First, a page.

Tannins are polyphenols, the primary source in wine being the skins of the grapes. Stalks also contain tannins of a greener, harder nature and nowadays are, with some notable exceptions, generally excluded from the winemaking process. Oak is another source of tannin, and wines matured in new or young barrels, or otherwise oaked, will absorb tannin from the wood.
Tannin is mostly detected by tactile sensations, particularly making the teeth and gums feel dry, furry and gritty. The sensations can be mouth puckering, and after tasting wines high in tannin, you want to run your tongue across the teeth to clean them. Hard, unripe tannins also taste bitter and 'green'. Tannin is a key component of the structure of classic red wines and gives 'grip' and solidity.
Tannin binds and precipitates protein. This is one of the reasons why most red wines match red meats and cheeses successfully. This combination causes wines containing tannin to congeal into strings or chains as it combines with protein in the mouth, and thus our perception of tannin in wine will change if we keep it in the mouth too long. To observe this, take a good mouthful of red wine low in tannin such as a Beaujolais, chew it for 20 seconds or so and then spit out into a white bowl. Now, repeat the exercise with a red wine high in tannin such as a Barolo. It will be observed that the greater the tannin level in the wine, the more the wine will have formed these strings.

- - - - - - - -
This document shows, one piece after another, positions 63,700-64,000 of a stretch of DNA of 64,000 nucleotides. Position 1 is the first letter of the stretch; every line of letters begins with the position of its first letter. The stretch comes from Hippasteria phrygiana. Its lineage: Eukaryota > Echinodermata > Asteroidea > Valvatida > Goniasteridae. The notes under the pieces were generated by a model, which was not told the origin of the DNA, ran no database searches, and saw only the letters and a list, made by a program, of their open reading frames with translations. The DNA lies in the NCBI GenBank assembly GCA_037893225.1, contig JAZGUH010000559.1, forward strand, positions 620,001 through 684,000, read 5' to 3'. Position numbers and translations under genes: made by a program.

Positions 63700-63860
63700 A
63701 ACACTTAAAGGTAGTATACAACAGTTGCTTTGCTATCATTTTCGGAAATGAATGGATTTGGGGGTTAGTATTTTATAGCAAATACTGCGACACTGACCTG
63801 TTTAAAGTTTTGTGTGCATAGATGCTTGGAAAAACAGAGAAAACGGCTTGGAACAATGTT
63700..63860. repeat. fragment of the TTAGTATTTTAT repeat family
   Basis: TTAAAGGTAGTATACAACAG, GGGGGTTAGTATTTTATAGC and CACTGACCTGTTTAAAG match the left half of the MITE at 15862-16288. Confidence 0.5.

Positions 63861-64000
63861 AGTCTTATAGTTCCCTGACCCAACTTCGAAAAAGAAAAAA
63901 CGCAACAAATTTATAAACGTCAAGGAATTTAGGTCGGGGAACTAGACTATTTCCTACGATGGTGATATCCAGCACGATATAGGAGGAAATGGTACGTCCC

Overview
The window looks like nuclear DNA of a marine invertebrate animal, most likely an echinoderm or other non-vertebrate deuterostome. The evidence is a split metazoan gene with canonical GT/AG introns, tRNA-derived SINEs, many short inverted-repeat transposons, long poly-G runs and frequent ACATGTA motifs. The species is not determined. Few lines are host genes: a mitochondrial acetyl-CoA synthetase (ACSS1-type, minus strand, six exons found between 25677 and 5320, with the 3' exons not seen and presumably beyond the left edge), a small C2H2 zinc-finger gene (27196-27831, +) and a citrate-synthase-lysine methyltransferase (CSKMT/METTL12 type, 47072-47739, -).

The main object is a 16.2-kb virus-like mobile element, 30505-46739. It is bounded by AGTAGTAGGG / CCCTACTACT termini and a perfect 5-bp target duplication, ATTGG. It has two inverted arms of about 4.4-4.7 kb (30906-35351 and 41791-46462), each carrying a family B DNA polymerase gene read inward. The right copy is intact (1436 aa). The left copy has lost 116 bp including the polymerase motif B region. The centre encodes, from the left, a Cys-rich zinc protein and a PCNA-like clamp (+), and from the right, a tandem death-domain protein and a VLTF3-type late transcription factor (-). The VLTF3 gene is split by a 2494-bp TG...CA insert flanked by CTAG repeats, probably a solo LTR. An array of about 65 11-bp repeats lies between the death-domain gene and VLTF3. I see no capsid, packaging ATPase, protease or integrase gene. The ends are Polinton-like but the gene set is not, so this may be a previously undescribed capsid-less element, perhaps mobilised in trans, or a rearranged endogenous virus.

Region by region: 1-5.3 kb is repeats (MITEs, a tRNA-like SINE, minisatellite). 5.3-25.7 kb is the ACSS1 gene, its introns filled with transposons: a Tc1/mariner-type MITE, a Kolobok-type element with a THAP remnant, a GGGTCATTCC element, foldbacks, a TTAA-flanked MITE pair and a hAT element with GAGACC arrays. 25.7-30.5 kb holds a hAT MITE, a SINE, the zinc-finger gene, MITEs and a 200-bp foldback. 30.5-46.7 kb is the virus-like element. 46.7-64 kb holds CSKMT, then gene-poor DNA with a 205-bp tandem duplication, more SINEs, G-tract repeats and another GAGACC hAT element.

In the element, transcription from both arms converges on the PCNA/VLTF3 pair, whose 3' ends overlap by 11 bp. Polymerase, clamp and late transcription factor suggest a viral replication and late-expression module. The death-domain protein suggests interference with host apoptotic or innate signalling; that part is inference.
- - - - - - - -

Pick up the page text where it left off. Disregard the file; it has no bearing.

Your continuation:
Novice tasters often confuse the sensations of acidity and tannin. A classic traditionally made Barolo, which is high in both, is a good example to taste to distinguish between them. The tannin gives the dry, astringent sensations on the teeth, gums, and even hard palate. The acidity produces the tingling sensations on the sides of the tongue and cheeks.
With maturation and ageing, tannins will be precipitated, and will form a sediment in the bottle, or glass if the wine has been carelessly handled at service.